Massively parallel DNA sequencing technologies have greatly increased the ability to generate large amounts of sequencing data at a rapid pace. Several methods have been developed to enrich for genomic regions of interest for targeted sequencing with the ability to enable as many as 500,000 sequencing-by-synthesis operations occurring in parallel.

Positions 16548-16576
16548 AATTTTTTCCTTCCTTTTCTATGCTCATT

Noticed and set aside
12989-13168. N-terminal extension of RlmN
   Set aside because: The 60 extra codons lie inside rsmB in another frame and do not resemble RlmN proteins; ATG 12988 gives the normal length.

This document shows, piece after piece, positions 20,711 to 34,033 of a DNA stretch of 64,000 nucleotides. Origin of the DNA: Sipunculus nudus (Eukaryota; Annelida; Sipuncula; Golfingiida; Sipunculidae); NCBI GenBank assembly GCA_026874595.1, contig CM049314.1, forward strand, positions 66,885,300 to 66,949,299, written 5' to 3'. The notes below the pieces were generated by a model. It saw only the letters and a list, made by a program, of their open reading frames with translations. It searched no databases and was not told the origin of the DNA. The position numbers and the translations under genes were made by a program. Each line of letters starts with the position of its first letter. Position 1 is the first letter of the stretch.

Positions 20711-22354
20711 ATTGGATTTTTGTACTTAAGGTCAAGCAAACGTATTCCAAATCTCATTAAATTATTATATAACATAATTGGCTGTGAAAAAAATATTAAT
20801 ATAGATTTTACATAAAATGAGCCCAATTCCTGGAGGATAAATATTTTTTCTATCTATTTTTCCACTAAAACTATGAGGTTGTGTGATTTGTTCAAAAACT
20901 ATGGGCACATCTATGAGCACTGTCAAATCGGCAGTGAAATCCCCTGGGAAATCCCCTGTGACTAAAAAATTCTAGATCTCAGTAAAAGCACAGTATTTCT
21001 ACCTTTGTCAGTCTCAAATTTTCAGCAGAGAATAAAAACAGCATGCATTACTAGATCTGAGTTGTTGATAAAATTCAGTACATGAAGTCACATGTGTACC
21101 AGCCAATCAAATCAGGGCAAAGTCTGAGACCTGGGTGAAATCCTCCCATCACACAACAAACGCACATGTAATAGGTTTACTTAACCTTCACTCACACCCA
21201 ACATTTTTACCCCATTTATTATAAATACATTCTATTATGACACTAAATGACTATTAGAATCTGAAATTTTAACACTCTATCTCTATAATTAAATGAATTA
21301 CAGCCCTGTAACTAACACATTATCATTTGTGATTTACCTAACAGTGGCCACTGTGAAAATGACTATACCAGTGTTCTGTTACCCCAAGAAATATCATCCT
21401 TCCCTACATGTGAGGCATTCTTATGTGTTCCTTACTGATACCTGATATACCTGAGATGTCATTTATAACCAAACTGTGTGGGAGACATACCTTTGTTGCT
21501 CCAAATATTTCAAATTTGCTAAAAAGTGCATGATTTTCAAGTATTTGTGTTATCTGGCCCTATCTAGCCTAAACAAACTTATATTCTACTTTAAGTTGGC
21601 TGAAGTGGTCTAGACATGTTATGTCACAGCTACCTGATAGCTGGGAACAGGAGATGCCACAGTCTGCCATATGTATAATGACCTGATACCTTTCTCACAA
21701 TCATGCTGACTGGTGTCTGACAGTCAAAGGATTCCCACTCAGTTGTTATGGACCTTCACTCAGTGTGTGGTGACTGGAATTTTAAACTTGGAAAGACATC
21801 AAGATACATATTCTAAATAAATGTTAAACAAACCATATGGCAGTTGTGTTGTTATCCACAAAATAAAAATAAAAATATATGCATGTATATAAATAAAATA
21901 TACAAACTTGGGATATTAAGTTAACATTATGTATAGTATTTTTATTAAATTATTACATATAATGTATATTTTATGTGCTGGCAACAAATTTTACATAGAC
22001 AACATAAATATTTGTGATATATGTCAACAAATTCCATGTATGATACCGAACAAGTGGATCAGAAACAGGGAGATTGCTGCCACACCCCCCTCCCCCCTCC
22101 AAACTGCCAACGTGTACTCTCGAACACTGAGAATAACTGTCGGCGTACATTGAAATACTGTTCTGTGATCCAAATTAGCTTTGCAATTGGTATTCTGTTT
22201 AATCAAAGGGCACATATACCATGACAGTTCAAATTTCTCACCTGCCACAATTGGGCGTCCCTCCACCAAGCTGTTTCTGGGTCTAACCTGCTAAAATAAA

In addition to providing entirely new diagnostic capabilities, massively parallel sequencing may also replace arrays and Sanger sequencing in clinical applications where they are currently being used. Routine clinical use of massively parallel sequencing will require higher accuracy, better ways to select genomic subsets of interest, and improvements in the functionality, speed, and ease of use of data analysis software. In addition, substantial enhancements in laboratory computer infrastructure, data storage, and data transfer capacity are already underway which can handle the extremely large data sets produced.